An abusively alliterative appellation for these works could be “the tenuous tether of taut twine and tin cans”. It’s a reference to an early technology most of us used as kids, struggling to hear the person on the other end of the line. Whether it’s a tin can or Skype, we’re still frustrated when the line drops in slack silence.
The ear paintings are painted on can lids and the larger portraits are cut to reference a lid’s jagged circumference. The metal is serrated, suggesting that we’re not entirely safe. Technology facilitates a certain communication, however incomplete. In text, the nonverbal is immediately out. Voice calls lack body language. All these are in want of a shared context with the other person. It’s that shared context that I’m interested in; it’s empathy really.
A painting is an object. Whatever is represented, symbolized, or alluded to, the painting itself is a thing and not simply an image. Within this body of work, I am consciously addressing the topography of the painted surface, from paint that is barely a patina on the metal to impasto. The support itself may also be deconstructed and bent, with pieces chiseled out. Much of the narrative payload is delivered through the mode of presentation. There is a violence inflicted upon these profiles. The paint does more than describe form and physiognomy, it becomes an analog for the human. Mechanical pixelation does not simply disintegrate an image, it damages the paint. There is real loss.
Statement for And This Our Measure
Painting, representation, and figuration have all been declared dead and still they go for a walk. Painting refuses to be contained or content in thought. It wrestles its way into the world of flesh and blood beings. I approach painting like a filmmaker. There’s a story and then casting, wardrobe, scouting the set, blocking, and direction. From sketches and photographs, I compose an image that is real but quite untrue in the documentary sense. Paintings demand to be read and not consumed. My paintings are mediated images – not incidental, but intentional. The space within the work is active. Charged images and text call in and call out like hyperlinked threads. I use titles as literary hooks and loaded images are symbolic links to other contextual readings.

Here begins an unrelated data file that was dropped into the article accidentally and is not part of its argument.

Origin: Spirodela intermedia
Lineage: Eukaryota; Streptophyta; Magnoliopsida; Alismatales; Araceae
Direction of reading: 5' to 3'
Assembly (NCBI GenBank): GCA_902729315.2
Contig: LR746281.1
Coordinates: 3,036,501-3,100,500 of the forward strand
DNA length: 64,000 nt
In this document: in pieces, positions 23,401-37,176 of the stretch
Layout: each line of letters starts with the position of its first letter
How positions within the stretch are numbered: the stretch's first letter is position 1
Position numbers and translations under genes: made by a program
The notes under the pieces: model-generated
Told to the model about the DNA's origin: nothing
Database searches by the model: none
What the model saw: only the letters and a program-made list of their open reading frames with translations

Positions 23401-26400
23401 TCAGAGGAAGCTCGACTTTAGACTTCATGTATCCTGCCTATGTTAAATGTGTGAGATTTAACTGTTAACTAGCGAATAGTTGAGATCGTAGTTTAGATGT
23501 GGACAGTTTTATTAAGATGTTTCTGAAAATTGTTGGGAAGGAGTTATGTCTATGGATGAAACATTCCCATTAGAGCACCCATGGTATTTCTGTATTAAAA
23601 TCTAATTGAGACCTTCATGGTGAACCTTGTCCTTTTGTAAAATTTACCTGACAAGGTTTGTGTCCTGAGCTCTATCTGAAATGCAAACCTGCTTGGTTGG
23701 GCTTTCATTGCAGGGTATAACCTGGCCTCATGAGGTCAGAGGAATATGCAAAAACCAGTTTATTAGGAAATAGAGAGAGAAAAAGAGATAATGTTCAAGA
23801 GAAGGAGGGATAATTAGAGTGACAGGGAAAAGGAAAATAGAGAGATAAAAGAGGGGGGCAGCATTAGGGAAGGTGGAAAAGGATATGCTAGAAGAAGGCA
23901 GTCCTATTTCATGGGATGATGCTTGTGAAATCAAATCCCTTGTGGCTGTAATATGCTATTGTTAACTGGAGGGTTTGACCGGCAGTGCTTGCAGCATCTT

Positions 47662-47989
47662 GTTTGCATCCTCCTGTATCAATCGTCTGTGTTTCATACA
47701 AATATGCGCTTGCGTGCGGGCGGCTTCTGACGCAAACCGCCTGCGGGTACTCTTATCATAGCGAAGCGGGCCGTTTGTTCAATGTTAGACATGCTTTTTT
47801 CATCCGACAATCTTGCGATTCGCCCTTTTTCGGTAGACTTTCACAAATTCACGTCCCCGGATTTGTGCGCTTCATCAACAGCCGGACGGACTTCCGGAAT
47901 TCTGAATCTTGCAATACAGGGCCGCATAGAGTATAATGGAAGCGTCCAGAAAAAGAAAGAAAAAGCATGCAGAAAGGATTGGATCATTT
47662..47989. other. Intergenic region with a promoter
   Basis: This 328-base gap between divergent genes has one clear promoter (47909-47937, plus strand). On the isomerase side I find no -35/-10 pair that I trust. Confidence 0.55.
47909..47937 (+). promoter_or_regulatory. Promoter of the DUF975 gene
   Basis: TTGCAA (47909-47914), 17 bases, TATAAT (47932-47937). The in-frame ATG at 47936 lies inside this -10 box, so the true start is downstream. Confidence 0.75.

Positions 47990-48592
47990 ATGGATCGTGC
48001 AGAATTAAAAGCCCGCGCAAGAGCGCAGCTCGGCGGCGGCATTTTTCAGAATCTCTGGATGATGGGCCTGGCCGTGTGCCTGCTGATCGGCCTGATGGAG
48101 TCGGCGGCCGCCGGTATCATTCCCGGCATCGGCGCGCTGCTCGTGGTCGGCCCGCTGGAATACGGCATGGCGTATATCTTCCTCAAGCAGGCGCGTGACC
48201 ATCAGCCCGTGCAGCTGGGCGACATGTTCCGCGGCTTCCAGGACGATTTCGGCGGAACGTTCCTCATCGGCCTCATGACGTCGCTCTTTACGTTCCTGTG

I can’t say that I’m driven by inspiration so much as by conviction. For most, work has efficiently been reduced to uninvested labor. The individual is brought to the level of a machine. We’re drugged to numbness and to elation, the threat of real passion being too great. Bureaucratized social interactions mimic the machine. Data is now the lens and proxy for reality. All this is background and prologue. My paintings do just what I do – tell stories, crack jokes, ask questions and prompt people to think hopefully.
- Assistant Professor of Painting at Tennessee Technological University – School of Art, Craft & Design
- Born in Richlands, VA
- MFA – painting & printmaking from East Tennessee State University
- BFA – printmaking from Virginia Intermont College
- Teaching in higher education since 1999
- Professional Work in Web Development/Programming